I have spent several hours over the last couple of days picking dry pods of black tepary beans. It has been both satisfying and frustrating. I am getting a good harvest, now with 2 full trays of pods and still half of the row to pick. I planted a longer row this year. But I got carried away with my interplanting and I forgot how labor intensive harvest was for these beans last year. (But they make good burrito beans!) I have a bad memory in the spring. So, the delicate tepary bean plants that looked so exquisite mixed with the jalapeños and petunias for the summer are a mess to untangle during harvest. Was it worth it? Let’s just say I have some different plans already for next year.
As I was harvesting, I was thinking of what I would say if a friend called and asked what I was doing. “Oh, I’m just struggling for survival, trying to pick enough beans to feed the fam for the winter. And you?” It is incongruous that I’d be talking on my iPhone while crawling in the dirt looking for every last beige pod. But that’s what life is like for us gardeners in the modern world. During this time of self-imposed menial work, I saw a large, fuzzy black spider crawl scamper out of the bean bushes and pass about one inch from my toes. I moved slightly and kept picking. If that happened in the house I’d probably scream, but out here, I’m in its territory and I see an ugly insect every few seconds. (click on any photo to enlarge)
While I was doing the bean picker’s interpretive dance (which is a fluid combination of squats, ballet positions, and odd movements to keep muscles from spasming) I was trying to think what could make this easier. A tractor would, unfortunately, be overkill. Here is what I told myself:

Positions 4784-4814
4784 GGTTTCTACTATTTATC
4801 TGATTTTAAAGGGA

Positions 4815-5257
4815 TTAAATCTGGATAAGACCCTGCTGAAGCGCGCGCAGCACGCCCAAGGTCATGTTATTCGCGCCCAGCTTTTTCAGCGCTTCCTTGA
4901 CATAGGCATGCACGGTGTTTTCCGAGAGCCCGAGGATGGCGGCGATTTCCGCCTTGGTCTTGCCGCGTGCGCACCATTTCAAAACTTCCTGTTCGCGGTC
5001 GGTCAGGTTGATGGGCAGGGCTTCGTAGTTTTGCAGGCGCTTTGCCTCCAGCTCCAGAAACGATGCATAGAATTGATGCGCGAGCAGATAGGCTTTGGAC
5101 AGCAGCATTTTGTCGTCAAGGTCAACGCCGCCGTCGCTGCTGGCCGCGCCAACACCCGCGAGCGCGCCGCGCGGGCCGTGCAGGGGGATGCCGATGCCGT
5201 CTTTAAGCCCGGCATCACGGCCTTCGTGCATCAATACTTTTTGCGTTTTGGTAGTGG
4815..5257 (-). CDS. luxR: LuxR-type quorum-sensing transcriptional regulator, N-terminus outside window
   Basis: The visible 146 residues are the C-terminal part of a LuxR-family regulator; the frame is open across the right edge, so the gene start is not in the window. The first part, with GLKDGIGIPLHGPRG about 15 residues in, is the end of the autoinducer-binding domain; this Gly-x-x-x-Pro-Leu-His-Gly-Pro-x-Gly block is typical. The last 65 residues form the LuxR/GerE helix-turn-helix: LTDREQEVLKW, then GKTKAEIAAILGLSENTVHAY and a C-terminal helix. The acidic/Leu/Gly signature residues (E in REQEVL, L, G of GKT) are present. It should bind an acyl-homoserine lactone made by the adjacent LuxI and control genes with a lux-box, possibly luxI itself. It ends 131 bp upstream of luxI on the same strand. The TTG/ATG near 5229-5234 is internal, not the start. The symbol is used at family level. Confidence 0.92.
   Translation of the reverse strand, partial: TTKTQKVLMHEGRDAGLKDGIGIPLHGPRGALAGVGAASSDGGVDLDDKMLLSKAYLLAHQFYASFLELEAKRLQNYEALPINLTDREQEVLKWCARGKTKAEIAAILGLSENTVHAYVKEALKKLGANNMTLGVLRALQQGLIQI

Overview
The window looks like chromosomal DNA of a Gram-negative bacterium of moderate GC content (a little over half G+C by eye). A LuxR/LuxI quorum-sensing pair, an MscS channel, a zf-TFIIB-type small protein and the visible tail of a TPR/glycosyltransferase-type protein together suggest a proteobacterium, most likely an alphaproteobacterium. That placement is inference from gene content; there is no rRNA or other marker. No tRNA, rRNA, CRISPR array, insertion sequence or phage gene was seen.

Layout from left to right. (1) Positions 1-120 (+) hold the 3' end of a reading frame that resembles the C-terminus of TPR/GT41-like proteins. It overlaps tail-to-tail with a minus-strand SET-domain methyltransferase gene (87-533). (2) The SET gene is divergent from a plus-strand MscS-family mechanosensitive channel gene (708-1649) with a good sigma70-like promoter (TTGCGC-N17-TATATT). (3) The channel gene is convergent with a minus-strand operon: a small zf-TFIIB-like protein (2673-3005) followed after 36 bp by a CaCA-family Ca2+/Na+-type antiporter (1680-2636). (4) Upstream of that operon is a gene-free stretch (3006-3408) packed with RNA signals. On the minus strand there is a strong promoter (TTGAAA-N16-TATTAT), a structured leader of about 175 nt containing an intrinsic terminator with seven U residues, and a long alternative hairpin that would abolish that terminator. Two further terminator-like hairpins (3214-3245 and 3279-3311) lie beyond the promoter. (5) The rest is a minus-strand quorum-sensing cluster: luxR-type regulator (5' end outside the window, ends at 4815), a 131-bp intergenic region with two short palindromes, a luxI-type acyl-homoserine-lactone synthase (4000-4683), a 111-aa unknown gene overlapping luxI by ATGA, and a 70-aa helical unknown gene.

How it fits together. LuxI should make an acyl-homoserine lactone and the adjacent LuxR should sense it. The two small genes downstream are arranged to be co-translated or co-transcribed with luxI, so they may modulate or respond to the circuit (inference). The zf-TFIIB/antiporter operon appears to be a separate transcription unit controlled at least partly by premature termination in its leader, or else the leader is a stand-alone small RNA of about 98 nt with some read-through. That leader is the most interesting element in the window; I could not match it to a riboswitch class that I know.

- Next year, plant only the tepary beans in the area, in a single row. They do seem to want to climb some, so a trellis might make it easier to see the beans.
- Make sure the trellis is simple, has an open design and is strong such that pulling on the bean plants doesn’t land the trellis in my face. The smaller, white wire edging that I have used to help my peas stand up (successfully for years now) was there by default, because the peas had been there first. For the tepary beans, it was an inconvenience.
- Try to get out and pick the beans in stages. A number of the earlier maturing pods seem to have molded or had suffered from the elements after they had dried.
- Put a layer of dry straw or grass clippings under the plants. Hopefully, this would keep any of the lower hanging pods from sinking into the dirt and being ruined.
- The best looking beans seem to be inside the crisp, but still fully shaped, light beige colored pods. Kind of like a bag of potato chips with the right amount of air. Pods that are wrinkled or spotted may have lower quality beans overall. However, there are some of the discolored and odd looking pods that have perfectly good beans. It seems best to pick anything that might have good beans and sort them later, after shelling. But if I’m going to get tired, pick the good looking ones first.
- Pick the dry pods by gripping them at the top of the pod (near the stem) with the fingers, while the rest of the pod is gently supported by the remainder of the hand. This seems to keep the pods from flipping suddenly in reaction to the picking action and accidentally popping open, leading to the beans being lost all over the ground.
- Don’t try to hold too many pods in the hand at once. If they pop open in your hands, the beans will escape.
- Gently twist the plants after all visible pods have been picked. There are probably quite a few hiding. A few pods might accidentally pop open, but it is better than missing the picking of all the ones under there. Also, on the final picking, pull the plant up and roll it into a loose ball. There will likely be even a few pods exposed from that.
Anyway, that’s what I told myself. We’ll have to see what really happens in the spring.